Sakurai on how a middle ground was found between Tekken and Smash Bros. Ultimate with Kazuya
Kazuya Mishima joined the Super Smash Bros. Ultimate lineup last month as the game’s penultimate downloadable fighter. In the latest issue of Famitsu, director Masahiro Sakurai talked through the team’s thought process when developing the character in his weekly column. They wanted to go beyond simply making the Tekken fighter fit the Smash Bros. mold, and find a way to represent Tekken and its core concepts in the game as well.
Below is out our full translation of the column, which also touches on Sakurai’s thoughts on fighting games compared to Smash Bros., where combos fit in the series, and more.
Super Smash Bros. Ultimate’s 10th DLC fighter, Kazuya Mishima, has entered the ring! He’ll have probably already been released by the time this magazine goes on sale, so I hope you’re enjoying him. We released a “Sakurai Presents” video that’s a deep dive into his unique mechanics, so please check that out. We also briefly touched on this in the video, but today I’d like to dig deeper into the thought process behind putting Kazuya in the game.
The decision to add a Tekken character was a huge headache but in the end, I knew we’d make it work. An idea we had was to assign various attacks to different control directions to make it feel like you’re using moves from the original game, but ultimately that would only be a front. It’s one way to make Tekken characters fit the Smash mould, but it wouldn’t be a good embodiment of the original game.
3D fighters like Tekken and Virtua Fighter, though like Smash in some ways, are inherently different games. The former are games of distance. Players gauge the distance to their opponent and judge when either player is vulnerable after attacking. There’s an emphasis on calmly selecting the appropriate options and in some ways it’s similar to rock paper scissors. The latter is a game about positioning. You get KO’d at the border of the screen, so being in the middle of the stage is considerably different to being in the corner or in the air. it’s a dynamic way of playing and is surprisingly similar to playing marbles.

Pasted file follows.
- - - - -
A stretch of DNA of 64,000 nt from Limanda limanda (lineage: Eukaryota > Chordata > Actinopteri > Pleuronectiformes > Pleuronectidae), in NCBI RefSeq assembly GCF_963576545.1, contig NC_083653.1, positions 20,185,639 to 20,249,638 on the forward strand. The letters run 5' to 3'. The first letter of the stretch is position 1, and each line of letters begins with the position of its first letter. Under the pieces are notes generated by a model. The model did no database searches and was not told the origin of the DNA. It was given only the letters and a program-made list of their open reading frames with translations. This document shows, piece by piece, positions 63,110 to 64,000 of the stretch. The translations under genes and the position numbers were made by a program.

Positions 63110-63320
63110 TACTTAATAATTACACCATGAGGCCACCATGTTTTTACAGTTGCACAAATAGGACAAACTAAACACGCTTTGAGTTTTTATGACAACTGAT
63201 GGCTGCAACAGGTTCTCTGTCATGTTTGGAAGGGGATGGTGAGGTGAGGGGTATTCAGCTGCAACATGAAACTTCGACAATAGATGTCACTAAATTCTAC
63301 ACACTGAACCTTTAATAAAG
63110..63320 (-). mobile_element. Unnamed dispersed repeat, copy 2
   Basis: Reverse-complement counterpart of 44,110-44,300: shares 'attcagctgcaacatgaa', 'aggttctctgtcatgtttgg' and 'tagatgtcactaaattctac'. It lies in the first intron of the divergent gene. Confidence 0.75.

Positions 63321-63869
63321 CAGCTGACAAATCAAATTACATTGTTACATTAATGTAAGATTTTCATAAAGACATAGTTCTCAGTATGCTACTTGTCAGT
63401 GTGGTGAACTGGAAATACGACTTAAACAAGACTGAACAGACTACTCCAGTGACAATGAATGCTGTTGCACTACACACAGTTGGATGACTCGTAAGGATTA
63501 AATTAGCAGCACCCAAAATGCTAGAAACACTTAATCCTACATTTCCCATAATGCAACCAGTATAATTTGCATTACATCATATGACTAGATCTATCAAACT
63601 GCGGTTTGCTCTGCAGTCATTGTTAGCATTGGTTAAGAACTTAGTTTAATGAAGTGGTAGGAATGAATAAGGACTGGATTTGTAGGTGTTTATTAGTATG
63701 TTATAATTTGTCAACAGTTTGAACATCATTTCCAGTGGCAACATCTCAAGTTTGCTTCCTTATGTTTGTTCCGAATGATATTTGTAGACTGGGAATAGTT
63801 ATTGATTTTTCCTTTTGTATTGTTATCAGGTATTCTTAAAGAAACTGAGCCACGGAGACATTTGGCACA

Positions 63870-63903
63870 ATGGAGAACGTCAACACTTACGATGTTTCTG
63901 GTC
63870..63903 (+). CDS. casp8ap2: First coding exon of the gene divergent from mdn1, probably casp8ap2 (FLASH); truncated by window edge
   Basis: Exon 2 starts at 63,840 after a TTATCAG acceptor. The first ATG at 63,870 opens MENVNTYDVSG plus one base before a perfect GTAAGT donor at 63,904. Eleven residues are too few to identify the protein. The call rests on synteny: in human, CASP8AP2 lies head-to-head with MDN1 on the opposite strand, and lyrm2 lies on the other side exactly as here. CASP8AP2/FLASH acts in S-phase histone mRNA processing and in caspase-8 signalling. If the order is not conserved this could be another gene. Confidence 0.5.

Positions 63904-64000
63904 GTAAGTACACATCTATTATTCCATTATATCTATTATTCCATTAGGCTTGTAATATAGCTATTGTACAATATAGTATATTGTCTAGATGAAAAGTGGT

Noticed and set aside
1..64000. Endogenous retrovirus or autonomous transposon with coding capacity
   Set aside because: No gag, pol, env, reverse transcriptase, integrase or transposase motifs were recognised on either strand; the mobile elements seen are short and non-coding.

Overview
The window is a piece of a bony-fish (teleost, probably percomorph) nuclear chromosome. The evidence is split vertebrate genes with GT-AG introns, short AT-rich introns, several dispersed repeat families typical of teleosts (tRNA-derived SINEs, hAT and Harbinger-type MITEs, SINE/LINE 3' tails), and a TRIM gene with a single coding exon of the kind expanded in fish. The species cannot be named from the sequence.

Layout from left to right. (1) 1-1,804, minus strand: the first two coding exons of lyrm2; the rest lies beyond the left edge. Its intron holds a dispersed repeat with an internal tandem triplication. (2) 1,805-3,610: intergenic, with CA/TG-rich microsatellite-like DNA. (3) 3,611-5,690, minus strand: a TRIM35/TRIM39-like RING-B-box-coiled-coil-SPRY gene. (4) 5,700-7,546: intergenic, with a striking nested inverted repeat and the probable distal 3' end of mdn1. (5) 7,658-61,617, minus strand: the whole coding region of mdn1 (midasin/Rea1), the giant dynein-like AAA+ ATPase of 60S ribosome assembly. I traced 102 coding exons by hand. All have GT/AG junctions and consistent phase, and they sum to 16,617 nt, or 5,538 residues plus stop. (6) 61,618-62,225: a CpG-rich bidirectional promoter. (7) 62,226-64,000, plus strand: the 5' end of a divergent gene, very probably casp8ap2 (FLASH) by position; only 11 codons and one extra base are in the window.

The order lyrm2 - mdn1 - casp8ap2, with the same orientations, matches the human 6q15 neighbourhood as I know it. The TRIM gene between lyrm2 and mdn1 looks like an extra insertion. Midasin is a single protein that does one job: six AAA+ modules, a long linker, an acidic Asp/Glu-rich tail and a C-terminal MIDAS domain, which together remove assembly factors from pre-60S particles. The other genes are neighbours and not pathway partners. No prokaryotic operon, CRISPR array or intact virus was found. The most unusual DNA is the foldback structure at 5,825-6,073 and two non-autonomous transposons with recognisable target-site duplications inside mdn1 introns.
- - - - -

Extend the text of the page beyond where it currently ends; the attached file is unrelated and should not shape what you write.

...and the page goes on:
Adding Tekken to Smash wasn’t about dropping its contents into the game, but embodying Tekken’s core concepts. This time we worked with a few central principles, which in summary were:
- Use Tekken’s basic body movements as a base as well as the extreme power of Kazuya’s Devil form.
- Maintain 1 button inputs for normal moves
- Use all 8-way directional inputs to implement different moves
- Draw a hard line between combo moves and KO moves
We found that command moves from Tekken needed some adjustments because above all, they would be weak if left untouched. Leaving those moves unchanged meant they would have slow attack speed, no reach and a lot of recovery. Keeping with the flow of Smash Bros means moves need to charge up before an attack otherwise they won’t be as powerful. There are lots of moves with this drawn-out motion in Smash Bros, so this just meant we were keeping Kazuya’s moves in line with the rest of the game. It keeps things looking fresh, too
Playing around with the completed version of the Smash version of Kazuya, you’ll find that building combos is a lot of fun, and feels a lot like a fighting game. The balance was a fine line to walk, as it’s something more casual players want to try as well. This is particularly true in multiplayer fights, as you can’t spend too much time on combos when there are other players and outside factors that might get in your way.
One thought I had before the development of the first Smash Bros. is that while combos are a part of the game, they don’t involve any tactics. The reality is that in Smash, your opponent is controlled by a human, so there’ll always be an element of mind games involved. You can’t always rely on the combos you practiced which might not feel great when you’re on offense, but with mind games present in other parts of the fight it’s not an issue.
I think we found a good middle ground with the Smash Bros. version of Kazuya, don’t you?
One last important thing: I’m actually writing this one month prior to release (June 24th‘s issue). He might have a lot of moves but just use the ones you can remember. You don’t have to use all of Kazuya’s moves, so have fun with the ones you know!
Translation provided by Jarop and centurionnugget on behalf of Nintendo Everything.
If you use any of this translation, please be sure to source Nintendo Everything and please do not copy its full contents.